A nonprofit publication of the Kentucky Center for Public Service Journalism

State Capitol renovation project not limited to outside work — inside areas getting a facelift, too


By Tom Latek
Kentucky Today

It’s not just the exterior of the State Capitol Building that is undergoing renovation. Some work inside is also underway.
 
Visitors are finding the door to Room 100, which is the lobby area leading to Gov. Matt Bevin’s office, is closed.  A sign outside the door tells people to go to Room 133, which is the Constituent Services office, located on the opposite side of the Capitol.

Bevin’s spokesman Woody Maglinger said the governor has initiated a project to refresh the complex, which houses the governor’s suite and accompanying senior administrative offices. Renovations will include painting of interior walls and installation of new ceiling tiles, light fixtures and carpeting.

Room 100 at the State Capitol Building is getting some work done on the inside. (Photo by Kentucky Today/Tom Latek)

“Unlike remodeling efforts of previous administrations, this project is being paid for exclusively through privately raised funds (excess inaugural reserves),” Maglinger said.  “Gov. Bevin wants Kentuckians to be proud of their Commonwealth and to have the best possible experience when they visit their public facilities.”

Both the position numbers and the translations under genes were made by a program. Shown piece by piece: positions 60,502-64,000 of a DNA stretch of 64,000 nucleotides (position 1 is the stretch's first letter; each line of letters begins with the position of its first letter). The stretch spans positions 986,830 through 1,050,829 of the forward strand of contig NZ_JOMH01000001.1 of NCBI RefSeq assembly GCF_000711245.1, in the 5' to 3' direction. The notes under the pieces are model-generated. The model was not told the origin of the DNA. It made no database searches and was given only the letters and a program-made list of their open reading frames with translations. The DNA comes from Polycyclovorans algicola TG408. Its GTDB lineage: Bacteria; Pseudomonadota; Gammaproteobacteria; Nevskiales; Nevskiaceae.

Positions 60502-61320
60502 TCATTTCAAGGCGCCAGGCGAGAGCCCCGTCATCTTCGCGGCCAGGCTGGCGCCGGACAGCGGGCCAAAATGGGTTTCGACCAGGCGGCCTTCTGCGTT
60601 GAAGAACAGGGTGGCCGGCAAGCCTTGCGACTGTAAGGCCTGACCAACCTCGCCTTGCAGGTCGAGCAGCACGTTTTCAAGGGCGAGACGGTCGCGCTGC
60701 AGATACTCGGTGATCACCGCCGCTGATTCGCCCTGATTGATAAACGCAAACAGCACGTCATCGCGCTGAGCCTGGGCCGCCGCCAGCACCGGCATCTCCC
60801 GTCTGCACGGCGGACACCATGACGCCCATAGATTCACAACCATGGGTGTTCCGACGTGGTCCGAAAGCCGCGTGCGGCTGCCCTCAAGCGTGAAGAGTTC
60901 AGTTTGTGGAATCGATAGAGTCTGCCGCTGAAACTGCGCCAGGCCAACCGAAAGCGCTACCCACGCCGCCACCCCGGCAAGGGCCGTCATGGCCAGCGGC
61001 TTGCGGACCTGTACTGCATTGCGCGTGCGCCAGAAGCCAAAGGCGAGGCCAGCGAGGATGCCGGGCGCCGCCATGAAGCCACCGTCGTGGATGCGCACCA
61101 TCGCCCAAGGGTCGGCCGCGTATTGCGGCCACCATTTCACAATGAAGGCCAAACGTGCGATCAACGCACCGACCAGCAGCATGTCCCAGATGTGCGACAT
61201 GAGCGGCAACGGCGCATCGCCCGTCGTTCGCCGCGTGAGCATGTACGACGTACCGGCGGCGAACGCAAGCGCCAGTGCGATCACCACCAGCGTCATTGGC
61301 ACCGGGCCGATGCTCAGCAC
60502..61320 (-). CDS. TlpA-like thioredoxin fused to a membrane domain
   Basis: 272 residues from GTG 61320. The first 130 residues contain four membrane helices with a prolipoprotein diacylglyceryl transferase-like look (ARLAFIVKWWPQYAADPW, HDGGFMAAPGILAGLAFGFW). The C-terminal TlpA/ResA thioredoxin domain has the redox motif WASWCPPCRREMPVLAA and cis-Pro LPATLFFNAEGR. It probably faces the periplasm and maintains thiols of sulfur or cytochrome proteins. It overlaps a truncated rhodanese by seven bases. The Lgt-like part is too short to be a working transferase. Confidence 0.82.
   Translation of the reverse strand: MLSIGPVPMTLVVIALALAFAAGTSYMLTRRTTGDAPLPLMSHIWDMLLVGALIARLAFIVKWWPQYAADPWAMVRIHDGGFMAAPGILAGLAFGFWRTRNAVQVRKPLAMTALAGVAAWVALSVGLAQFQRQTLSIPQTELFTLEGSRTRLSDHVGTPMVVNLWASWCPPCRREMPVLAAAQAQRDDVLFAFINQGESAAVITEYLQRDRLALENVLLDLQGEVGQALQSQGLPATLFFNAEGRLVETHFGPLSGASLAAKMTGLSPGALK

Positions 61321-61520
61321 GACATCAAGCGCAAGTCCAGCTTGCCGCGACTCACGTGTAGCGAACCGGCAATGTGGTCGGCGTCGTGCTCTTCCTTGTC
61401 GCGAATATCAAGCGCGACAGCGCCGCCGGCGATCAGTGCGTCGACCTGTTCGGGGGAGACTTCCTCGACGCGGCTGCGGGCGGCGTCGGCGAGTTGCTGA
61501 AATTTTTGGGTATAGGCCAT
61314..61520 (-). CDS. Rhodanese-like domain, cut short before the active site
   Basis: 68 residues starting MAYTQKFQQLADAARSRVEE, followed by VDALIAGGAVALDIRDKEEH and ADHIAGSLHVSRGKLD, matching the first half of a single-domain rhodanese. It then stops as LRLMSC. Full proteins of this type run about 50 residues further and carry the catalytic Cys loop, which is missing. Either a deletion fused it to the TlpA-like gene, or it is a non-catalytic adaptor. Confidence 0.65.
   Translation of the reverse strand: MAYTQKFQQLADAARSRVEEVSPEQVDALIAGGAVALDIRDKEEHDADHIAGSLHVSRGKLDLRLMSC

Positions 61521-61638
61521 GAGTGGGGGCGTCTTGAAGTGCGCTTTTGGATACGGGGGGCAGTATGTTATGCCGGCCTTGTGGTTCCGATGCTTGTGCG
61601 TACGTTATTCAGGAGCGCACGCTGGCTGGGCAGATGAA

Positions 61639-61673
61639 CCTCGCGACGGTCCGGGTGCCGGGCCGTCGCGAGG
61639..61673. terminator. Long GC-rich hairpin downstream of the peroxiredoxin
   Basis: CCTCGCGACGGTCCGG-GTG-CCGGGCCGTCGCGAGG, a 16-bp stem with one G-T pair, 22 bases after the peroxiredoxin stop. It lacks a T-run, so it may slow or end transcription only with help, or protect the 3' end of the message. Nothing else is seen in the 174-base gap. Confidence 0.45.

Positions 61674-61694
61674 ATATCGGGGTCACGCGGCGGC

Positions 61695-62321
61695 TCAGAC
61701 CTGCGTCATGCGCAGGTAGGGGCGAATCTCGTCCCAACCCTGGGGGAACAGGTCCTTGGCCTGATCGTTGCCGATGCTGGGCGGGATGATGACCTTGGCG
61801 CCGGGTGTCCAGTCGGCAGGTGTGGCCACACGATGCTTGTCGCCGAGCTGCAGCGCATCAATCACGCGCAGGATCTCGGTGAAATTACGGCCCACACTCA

During last fall and winter, the front, or north facing side of the building, received a deep cleaning as well repairing the mortar joints, re-caulking windows and restoring the balustrades, which is the limestone railing around the Capitol.  That project, performed by Williams Restoration from Tennessee, cost about $1.2 million, according to Finance and Administration Cabinet spokesperson Pamela Trautner, who believes it was the first time that side received such attention since the building opened in 1910.

Currently, the other three sides, including the south facing part of the building, which looks toward the Capitol Annex, is receiving the same type of treatment, Trautner said.  “Midwest Maintenance of Piqua, Ohio, has the contract for the that project.  The total amount is a little over $800,000, and is supposed to be completed by Oct. 10.”
She says there’s not as much growth and algae on these sides of the building as there was on the north side, which is why it’s costing less.
 
Details on the timeline for the Room 100 work have not been released, nor an estimate of the cost.

Tom Latek can be reached at tom.latek@kentuckytoday.com


Related Posts

Leave a Comment